In the Privateers’ response Aug. 6, the nonprofit’s Sarasota attorney, Amy K. Kenyon, denied the allegations in the lawsuit filed in July by Rick Maddox, which seeks possession of the trailer, valued at $4,500, among other claims.

The Privateers’ response also requested a jury trial and makes counterclaims for attorney’s fees and other relief.

Maddox is a former Privateer, longtime resident of Cortez and former Holmes Beach chief of police.

The Privateers are a nonprofit with a mission to develop, promote and support activities for the community, including an annual scholarship program for local students.

Maddox sued AMIP July 11, alleging theft, trespass and seeking the return a boat trailer he said he modified for use as a float in parades, festivals and other events.

Maddox said he lent the trailer to events, individuals and organizations on a temporary basis, and allowed the Privateers to store the trailer for a short time. He now claims the group failed to return his property.

In its answer to the complaint, AMIP denied Maddox’s allegations and claimed legal ownership of the trailser. They claim it was donated to the crew more than 20 years ago, citing as evidence the sleigh’s registration with the Florida Department of Motor Vehicles.

Also, AMIP contends that Maddox “unreasonably delayed pursuing a right or claim by about 20 years,” and that the theft claim is barred by a five-year statute of limitations. The answer also states there is no criminal intent to support Maddox’s claims.

AMIP filed a counterclaim seeking a jury trial for false statements that damaged the Privateers’ reputation and an injunction to keep Maddox from attending Privateer events.

The counterclaim also contends if the court finds that Maddox is the owner of the sleigh, it should also find the “Privateers have conferred a benefit upon Richard Maddox by storing the sleigh and investing large sums of monies to maintain the sleigh for the various events” and order reimbursement.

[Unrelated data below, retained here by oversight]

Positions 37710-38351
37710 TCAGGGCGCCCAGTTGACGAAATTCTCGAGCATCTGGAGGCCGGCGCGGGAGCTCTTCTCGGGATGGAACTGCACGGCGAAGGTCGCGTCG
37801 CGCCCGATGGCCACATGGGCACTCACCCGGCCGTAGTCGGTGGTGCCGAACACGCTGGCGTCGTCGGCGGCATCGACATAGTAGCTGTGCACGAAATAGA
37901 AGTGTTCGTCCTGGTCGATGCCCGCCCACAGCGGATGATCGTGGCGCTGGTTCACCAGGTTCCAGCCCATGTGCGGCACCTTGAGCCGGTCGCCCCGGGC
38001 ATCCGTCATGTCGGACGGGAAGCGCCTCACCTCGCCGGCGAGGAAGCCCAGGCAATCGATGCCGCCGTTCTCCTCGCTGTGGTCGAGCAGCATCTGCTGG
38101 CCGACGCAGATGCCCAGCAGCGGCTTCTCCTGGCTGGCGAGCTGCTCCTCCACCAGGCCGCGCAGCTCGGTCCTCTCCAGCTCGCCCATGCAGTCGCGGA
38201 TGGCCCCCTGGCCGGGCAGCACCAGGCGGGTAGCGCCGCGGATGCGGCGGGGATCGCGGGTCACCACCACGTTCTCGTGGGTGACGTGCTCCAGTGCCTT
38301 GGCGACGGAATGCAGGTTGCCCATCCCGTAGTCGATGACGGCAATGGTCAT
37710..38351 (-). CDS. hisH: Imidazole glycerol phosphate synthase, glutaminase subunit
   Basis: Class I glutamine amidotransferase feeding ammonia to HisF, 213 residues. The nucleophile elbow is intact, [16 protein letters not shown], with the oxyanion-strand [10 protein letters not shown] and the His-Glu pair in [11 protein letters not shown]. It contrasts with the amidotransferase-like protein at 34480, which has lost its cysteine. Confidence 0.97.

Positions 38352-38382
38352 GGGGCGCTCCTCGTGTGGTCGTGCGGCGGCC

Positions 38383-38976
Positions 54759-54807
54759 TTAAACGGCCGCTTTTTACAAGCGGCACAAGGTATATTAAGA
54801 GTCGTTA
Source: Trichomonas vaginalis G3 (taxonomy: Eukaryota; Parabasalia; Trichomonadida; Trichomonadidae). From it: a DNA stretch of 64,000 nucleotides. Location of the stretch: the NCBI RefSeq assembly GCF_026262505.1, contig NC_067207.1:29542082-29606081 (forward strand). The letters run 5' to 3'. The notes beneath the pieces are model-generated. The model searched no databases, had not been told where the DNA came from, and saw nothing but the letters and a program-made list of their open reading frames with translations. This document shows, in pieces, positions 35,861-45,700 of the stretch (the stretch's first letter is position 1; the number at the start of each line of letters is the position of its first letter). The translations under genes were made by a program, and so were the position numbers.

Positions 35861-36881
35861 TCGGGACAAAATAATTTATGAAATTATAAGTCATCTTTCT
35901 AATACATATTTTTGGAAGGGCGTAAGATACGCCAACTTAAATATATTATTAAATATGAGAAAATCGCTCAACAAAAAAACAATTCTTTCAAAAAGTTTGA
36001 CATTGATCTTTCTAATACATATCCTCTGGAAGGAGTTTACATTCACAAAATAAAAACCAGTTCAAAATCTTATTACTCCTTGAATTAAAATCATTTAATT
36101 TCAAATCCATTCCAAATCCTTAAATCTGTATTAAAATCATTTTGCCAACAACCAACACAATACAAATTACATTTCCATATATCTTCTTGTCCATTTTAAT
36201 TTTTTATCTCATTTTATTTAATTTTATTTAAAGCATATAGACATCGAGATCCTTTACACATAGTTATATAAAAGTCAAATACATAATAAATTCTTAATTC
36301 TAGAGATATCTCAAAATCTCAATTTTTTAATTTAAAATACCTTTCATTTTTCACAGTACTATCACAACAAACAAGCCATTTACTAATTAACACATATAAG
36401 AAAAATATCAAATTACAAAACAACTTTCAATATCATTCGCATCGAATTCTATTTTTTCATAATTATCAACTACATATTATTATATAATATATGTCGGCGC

Maddox was a member of the Privateers for about six years, and wife Annette Maddox’s current membership is reportedly under suspension.

According to Annette Maddox, she received a suspension letter in April that alleged a conflict of interest with the organization due to threatened litigation by her husband. In an April 19 response to the suspension letter, she disputes the authority of Privateers’ suspension.

AMIP is seeking funds to support its defense, as well as for repairs to the Skullywag, the group’s boat/float, as well as its annual scholarships.

The matter is assigned to County Civil Division Judge Mark Singer.

FDLE yes, FBI no to 2009 Morris death review

Friends and family of the late Sheena Morris, the Tampa woman who died at the BridgeWalk Resort in Bradenton Beach on New Year’s Day of 2009, wants the Federal Bureau of Investigation to take over the case.

Morris’s mother, Kelly Osborn, demanded at an Aug. 2 city commission meeting that commissioners direct Police Chief Sam Speciale to ask the FBI to investigate the case, which was originally ruled a suicide.

Morris was found hanging from the shower by a dog leash following an argument with her boyfriend, who had reportedly returned to Tampa the previous evening after the argument. Cell phone records indicate the couple texted one another until 4 a.m. on New Year’s Day.

Osborn insists her daughter was murdered and in 2011 hired forensic experts to review her daughter’s case. A medical examiner changed the cause of death from suicide to undetermined based on the opinion that the crime scene could have been staged to look like a suicide.

Speciale said the FBI would not investigate the case, even if it was ruled a homicide. He contacted the Tampa division of the FBI before and after Osborn made her public request, and received a letter dated Aug. 7 from Special Agent Steven Ibison.